|Title||The ENSO signal in atmospheric composition fields: Emission driven versus dynamically induced changes|
|Year of Publication||2015|
|Authors||Inness, A, Benedetti, A, Flemming, J, Parrington, M, Kaiser, J, Remy, S|
|Secondary Title||Technical Memorandum|
|Type of Work||Technical Memorandum|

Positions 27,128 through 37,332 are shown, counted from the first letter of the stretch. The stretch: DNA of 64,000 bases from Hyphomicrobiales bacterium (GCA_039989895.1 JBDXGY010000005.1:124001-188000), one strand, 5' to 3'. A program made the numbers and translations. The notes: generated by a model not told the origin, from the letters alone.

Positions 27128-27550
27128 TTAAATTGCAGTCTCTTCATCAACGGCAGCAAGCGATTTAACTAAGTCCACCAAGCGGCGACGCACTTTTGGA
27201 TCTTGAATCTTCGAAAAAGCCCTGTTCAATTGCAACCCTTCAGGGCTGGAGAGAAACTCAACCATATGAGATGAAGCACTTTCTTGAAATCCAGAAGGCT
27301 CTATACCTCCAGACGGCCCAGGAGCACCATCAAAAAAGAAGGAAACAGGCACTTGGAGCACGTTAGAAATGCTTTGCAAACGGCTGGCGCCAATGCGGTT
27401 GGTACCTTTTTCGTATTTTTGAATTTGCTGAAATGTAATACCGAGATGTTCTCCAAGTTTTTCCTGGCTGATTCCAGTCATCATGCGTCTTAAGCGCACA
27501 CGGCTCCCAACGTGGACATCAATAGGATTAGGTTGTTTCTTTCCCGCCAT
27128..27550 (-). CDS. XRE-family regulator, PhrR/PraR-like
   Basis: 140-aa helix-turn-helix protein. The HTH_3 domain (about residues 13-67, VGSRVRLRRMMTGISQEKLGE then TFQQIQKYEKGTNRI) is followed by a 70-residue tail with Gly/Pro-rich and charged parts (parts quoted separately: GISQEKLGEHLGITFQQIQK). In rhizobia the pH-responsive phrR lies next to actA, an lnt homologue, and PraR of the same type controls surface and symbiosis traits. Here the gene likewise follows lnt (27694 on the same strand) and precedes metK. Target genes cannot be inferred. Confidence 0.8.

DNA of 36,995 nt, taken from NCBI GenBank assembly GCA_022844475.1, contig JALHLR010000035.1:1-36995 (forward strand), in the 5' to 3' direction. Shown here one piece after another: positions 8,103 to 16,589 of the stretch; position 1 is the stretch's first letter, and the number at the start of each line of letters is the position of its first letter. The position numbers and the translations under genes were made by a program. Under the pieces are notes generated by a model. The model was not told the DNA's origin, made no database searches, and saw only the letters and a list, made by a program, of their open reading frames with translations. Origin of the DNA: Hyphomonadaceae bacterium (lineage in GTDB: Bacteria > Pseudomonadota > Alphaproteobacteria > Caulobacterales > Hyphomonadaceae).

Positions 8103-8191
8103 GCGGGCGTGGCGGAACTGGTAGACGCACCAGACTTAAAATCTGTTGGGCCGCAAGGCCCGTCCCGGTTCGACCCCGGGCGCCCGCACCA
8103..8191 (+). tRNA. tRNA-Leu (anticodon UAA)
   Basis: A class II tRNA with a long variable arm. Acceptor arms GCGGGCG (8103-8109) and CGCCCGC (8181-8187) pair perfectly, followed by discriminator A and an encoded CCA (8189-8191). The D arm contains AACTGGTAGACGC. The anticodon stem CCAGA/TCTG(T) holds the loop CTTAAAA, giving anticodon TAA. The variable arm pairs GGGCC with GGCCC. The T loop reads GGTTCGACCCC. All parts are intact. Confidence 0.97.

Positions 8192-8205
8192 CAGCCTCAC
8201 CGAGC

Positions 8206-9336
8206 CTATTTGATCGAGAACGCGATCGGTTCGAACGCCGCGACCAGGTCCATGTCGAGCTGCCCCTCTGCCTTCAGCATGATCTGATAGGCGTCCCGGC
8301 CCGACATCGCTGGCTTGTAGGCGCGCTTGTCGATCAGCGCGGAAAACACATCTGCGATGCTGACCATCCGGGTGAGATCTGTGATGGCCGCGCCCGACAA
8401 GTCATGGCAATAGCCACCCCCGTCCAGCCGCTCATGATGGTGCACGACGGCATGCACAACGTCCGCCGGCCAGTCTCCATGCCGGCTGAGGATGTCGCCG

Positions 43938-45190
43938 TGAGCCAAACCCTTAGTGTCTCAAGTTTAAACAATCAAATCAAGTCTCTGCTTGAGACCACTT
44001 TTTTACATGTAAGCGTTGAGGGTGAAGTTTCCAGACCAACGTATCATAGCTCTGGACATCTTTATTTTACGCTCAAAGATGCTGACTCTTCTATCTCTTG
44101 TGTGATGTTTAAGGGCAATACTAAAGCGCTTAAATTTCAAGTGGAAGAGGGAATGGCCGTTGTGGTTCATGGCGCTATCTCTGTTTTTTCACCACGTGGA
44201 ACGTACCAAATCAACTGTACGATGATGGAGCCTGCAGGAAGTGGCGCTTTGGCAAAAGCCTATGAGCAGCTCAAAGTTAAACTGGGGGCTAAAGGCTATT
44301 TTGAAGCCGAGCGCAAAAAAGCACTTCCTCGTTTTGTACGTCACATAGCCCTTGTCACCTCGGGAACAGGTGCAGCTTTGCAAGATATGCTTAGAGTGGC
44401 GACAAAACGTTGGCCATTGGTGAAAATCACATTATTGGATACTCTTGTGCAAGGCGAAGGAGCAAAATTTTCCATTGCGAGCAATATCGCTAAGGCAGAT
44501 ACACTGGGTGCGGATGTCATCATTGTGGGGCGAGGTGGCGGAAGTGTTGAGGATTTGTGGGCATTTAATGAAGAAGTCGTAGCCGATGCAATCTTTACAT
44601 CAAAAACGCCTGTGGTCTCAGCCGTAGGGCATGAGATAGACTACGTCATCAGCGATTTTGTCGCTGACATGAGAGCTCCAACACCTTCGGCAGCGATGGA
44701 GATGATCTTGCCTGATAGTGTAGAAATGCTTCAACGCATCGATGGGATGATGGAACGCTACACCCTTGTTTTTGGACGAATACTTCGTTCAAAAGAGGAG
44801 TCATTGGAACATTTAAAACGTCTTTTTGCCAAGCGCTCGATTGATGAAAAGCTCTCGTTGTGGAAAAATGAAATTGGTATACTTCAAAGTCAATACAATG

The El Niño Southern Oscillation (ENSO) does not only affect meteorological fields but also has a large impact on atmospheric composition. Atmospheric composition fields from the Monitoring Atmospheric Composition and Climate (MACC) reanalysis are used to identify the ENSO signal in tropospheric ozone, carbon monoxide, nitrogen oxide and smoke aerosols, concentrating on the months October to December. During El Niño years all these fields have increased concentrations over Maritime South East Asia in October. The MACC Composition Integrated Forecasting System (C-IFS) model is used to quantify the relative magnitude of dynamically induced and emission driven changes in the atmospheric composition fields. While changes in tropospheric ozone are a combination of dynamically induced and emission driven changes, the changes in carbon monoxide, nitrogen oxide and smoke aerosols are almost entirely emission driven in the MACC model. The ozone changes continue into December, i.e. after the end of the Indonesian fire season while changes in the other fields are confined to the fire season.